Thursday is the husband’s 30th birthday. You could ask why I wanted to make him a huge lunch almost one week before his day of birth – but do you want to?
Actually, it was a good day to cook. Not to hot. Windy. Cloudy. A mild spring day, which would be a mild summer day if you live anywhere outside of Provence.
Lunch was much debated by moi. I considered beef, I considered pork, I considered buying a whole rabbit and taking it apart (because I love rabbit, but they are sold whole – head, organs, feet, claws etc). In the end I decided on lamb. Souris d’agneau to be precise which is lamb shank in English, but souris sounds so much nicer so we’ll stick to that.
I’ve never cooked lamb, it’s normally the husband who cooks the red meat, and I had to make an occasion out of it. And out of the husband’s birthday, but food first. The menu was as follows:
Radish, Zucchini, Carrots with an artichoke, cream and herb dip, served with jambon de parme (ham from Parme, Italy).
Souris d’agneau with a pesto crust and tomate provençal
Cheese: St. Felicine and Tomme de montagne
Wine: Chateauneuf Domain de Rampart 2000, red of course!
- artichoke hearts
- crème legère or sour cream
- 1 basil leaf
- 1 clove of garlic
- a bit of thyme
- a bit of rosemary
- a bit of sage
- salt and pepper
- lemon juice
Put it in a food processor and blender. Chill. Voila! Granted it wasn’t your typical creamy vegetable dip, but it was great with the vegetables and bread.
- Basil leaves
- olive oil
- Pine nuts or walnuts – when you remember to buy them.
Blend the dry ingredients. When they make a coarse paste slowly add the olive oil and blend some more adding salt and pepper. Chill.
This was my first time making lamb. I found a recipe online that said if you cover the lamb with something there’s no need to brown it first in a pan. The husband was skeptical, but said to try it anyway.
We went to our favorite butcher the evening before and ordered our souris. Originally, we ordered two, but when we arrived at 9:30 this morning the butcher said “Well, today they were kind of small, so do you want three?” Like the husband was going to say no. We bought 3.
I took them out and put them in the pan feeling nervous:
I covered them in the pesto. Green meat!
And cooked them at 400 °C or 200 °F for 1 hour.
Along side the lamb, I made provincial tomatoes: tomates provençals. This is basically tomato covered with bread crumbs, herbs like rosemary, parsley, thyme, garlic and olive oil and baked in the oven for 20-30 minutes.
Bread crumbs bought in the store are high in calories and full of stuff, like salt and disgusting chemicals, that are completely unnecessary. I make my own bread crumbs – or chapelure – whenever I need them. It’s simple:
- Take some bread, slice it thin
- Put it in the oven to toast for 15 – 20 minutes – low temperature.
- Once it’s pretty dry and toasted, put it in a blender with the herbs of your choice.
I used coeur de boeuf tomatoes. They have some other name in English but I don’t know what it is, but these are huge tomatoes that are not perfectly round, and have ridges. They’re great for stuffing or in salads. I wanted two round tomatoes for our tomates provençal but I couldn’t find any big enough so I went with the coeur de boeuf from my favorite produce vendor at the market.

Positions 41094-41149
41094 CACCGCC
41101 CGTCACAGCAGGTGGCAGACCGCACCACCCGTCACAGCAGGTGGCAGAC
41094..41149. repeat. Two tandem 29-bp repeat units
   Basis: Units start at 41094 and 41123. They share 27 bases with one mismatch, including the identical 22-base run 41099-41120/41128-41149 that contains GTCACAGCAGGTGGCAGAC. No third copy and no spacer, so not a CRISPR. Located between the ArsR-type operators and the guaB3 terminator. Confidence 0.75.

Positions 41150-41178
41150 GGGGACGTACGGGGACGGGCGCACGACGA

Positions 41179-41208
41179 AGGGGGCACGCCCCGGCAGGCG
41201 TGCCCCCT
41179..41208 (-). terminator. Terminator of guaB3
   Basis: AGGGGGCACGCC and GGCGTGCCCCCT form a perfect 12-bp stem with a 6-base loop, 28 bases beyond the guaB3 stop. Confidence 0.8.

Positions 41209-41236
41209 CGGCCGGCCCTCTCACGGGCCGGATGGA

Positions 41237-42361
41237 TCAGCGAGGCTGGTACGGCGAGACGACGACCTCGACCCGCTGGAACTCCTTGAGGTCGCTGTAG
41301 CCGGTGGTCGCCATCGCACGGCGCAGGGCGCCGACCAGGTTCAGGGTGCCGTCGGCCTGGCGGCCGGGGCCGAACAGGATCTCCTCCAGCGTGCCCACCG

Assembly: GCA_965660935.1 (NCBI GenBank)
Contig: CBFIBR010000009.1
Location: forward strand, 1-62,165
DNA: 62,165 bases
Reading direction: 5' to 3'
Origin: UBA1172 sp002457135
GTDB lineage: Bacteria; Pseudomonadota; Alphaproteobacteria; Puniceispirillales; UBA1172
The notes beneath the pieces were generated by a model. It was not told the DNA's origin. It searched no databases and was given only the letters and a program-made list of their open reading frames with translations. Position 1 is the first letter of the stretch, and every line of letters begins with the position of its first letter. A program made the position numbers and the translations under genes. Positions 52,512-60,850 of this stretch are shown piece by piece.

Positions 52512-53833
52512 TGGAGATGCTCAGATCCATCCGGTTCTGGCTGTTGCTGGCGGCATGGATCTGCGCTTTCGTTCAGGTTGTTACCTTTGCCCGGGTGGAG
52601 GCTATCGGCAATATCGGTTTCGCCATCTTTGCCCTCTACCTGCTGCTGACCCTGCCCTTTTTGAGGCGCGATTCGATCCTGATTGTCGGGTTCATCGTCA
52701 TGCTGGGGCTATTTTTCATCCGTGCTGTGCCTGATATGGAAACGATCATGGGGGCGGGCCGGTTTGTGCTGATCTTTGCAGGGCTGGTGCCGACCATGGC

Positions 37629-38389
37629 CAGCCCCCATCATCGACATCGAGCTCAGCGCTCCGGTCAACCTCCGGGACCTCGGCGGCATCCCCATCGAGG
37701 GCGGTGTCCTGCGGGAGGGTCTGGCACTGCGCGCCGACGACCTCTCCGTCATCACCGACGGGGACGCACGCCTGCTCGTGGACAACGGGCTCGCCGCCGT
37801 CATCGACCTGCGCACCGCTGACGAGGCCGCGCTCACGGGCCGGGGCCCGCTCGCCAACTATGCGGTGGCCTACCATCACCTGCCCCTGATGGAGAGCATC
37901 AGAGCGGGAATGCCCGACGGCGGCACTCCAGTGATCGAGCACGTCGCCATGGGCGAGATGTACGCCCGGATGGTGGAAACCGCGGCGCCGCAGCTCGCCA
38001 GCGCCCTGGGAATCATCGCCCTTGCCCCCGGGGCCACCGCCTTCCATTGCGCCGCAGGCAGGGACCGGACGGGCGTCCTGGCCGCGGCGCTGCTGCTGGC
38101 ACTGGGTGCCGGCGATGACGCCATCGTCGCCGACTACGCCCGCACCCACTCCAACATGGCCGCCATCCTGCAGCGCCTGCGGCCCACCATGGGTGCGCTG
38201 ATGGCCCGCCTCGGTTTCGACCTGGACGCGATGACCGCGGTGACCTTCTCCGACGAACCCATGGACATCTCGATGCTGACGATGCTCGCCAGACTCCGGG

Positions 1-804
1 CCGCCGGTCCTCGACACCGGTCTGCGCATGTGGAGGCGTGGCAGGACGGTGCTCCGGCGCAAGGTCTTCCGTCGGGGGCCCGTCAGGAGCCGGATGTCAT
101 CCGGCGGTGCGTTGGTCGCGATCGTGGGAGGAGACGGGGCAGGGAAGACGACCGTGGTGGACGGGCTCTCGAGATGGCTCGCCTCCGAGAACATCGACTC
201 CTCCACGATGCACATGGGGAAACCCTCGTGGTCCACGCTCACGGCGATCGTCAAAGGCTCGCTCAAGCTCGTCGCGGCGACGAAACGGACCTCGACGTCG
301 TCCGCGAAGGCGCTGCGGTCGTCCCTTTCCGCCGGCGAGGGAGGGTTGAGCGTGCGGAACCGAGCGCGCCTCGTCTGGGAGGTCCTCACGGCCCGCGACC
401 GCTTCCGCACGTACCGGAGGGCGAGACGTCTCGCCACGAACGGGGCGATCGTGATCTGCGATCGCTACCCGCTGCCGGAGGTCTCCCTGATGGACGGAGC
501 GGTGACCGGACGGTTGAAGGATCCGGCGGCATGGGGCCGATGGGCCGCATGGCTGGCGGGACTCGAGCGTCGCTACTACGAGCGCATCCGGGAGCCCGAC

Cut the tomatoes in half. Cover with a bit of parmesan, then the bread crumbs. A bit of olive oil. Bake for 20 – 30 minutes at 200 °C.
The beauty of the lamb and the tomatoes was that they cooked at the same temperature, so I started the lamb and then put in the tomatoes about 30 minutes after and let them cook together.
Upon tasting the lamb my husband said he was proud of me. I used to be a vegetarian and had to give it up upon moving to France – there’s just no way to go out to eat here – unless you live in Paris. But I always shied away from actually cooking read meat.
These souris d’agneau came out perfect.
First, don’t worry about the pesto burning. It might seem worry-some but it’s not. It creates a nice crust around the lamb and holds the moisture inside the meat, so that when you cut into it, it’s tender, moist and yummy. The pesto, even though it was crisp, was actually still tasty and a bit sweet – probably because of the garlic.
The tomatoes were soft and melty and made me happy. I love vegetables.
St. Felicien and Tomme de montagne are two of my husband’s favorite cheeses. The St. Felicine is known as a creamy cheese with a very sharp bite to it. With the red Chateauneuf it was amazing.
Tomme is a much firmer cheese. The kind you see in the really thick brown or black rinds. It had a milder taste, and is a perfect end to the meal.
Oh Chateauneuf. I’ll die drinking this wine. Really.
No, really. I love it. The grenache grapes – I don’t know what it is – they’re amazing. This 2000 had a lovely acidic, berry taste to it. Different from many older wines. It wasn’t the best thing to have with all the garlic, but with the cheese – OMG. And at 14.5% 11 years ago, it was pushing 15.5 – 16% alcohol, which meant that by the time the cheese course was done, the husband and I were sous-table – or very drunk.
A friend of mine stopped by for wine and chat – which was a nice interlude because I could walk down to the port and walk off some of the wine. When we had returned the sun was out and the afternoon was getting warm. We sat on the balcony, had a glass of reisling and then it was time for dessert to be served.
Chosen from our favorite patisserie: A little marzapan pig with chocolate inside, coffee and meringue pastry and a millefeuille. They were sweet and rich and full of cream and butter and other things that make me want to run another 10 kilometers.
At that has been my day. Filled with food and wine and some social activity. Now you can do the dishes while I take a nap.